It is a simple raglan sweater with a turtleneck collar (or not), a staple in any wardrobe. I think that I am going to use this pattern with some tweaks again and again in the future because I really like how this sweater fits me.
At the same time it is a perfectly mindless knitting project that you can work on while watching TV, waiting for an appointment, traveling, or talking to friends. And it is great for the yarns that are lingering in your stash and you have no idea what to make out of them.
I decided to finally use up my never ending stash of ColourMart’s Geelong that many years ago my husband gifted me for Christmas. Actually, I love this yarn very much: it is soft and squishy, can be worn next to skin, is marled and allows you effortlessly blend with the background. Plus it wears well, no pilling, snagging, pulling, or any other unpleasantness. I used this yarn to make two cardigans. One – Slouchy by Mary Lynn Patrick – was knit last year, and I described the whole process here.

The other one – Ando by Yoko Hatta – was knit several years ago and was never photographed before.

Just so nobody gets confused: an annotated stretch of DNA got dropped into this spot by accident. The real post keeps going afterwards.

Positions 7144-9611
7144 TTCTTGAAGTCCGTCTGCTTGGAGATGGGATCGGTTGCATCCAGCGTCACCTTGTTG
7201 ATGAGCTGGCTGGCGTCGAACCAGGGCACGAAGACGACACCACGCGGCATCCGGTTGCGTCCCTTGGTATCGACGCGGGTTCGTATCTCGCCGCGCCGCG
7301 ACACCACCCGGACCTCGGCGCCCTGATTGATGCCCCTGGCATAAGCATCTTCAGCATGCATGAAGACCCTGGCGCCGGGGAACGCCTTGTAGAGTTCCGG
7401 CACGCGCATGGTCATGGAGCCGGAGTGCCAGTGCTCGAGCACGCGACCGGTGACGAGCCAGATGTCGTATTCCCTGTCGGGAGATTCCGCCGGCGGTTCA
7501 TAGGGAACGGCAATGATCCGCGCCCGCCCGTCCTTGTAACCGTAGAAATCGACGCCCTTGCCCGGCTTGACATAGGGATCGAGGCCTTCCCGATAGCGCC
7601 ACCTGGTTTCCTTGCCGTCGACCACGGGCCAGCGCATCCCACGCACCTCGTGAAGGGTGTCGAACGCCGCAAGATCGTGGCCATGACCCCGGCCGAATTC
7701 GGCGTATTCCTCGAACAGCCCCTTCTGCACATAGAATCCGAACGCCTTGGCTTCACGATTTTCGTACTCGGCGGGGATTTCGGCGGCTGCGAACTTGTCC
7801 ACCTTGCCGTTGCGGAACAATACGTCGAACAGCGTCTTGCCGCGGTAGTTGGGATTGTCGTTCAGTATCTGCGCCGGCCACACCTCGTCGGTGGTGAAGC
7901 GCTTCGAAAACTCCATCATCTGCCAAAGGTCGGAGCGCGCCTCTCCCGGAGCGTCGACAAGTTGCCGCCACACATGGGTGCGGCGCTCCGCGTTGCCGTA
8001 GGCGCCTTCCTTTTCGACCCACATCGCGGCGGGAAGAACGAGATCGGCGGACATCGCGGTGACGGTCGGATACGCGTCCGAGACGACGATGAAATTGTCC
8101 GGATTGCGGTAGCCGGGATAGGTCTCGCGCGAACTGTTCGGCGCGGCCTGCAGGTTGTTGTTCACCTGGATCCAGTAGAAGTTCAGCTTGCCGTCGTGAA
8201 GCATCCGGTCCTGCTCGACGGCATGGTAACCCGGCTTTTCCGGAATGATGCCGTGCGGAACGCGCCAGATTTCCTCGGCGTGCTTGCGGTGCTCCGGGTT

It is a very soft and snuggly cardigan, yet, it has no shape and is very difficult to photograph. It has cables all over the body but you hardly can see them on the marled fabric. I use it almost as a shawl and it is warm and feels great but I don’t think this is the most flattering piece of clothing that I possess.
The other sweater with this yarn is Blok by Olga Buraya-Kefelian where it was combined with Woolfolk TYND.
After finishing Simplicity, I still had some leftover Geelong and decided to use it together with my leftovers of Woolfolk TYND (since they worked so well together before) and make a long scarf inspired by another Veta Romanenkova’s pattern  - Three Skeins Scarf. Mine has more than three skeins, will be bigger and longer, and less symmetrical. I am still working on it while watching TV or in a knitting group. It turned out that I need at least one mindless project in my queue at all times!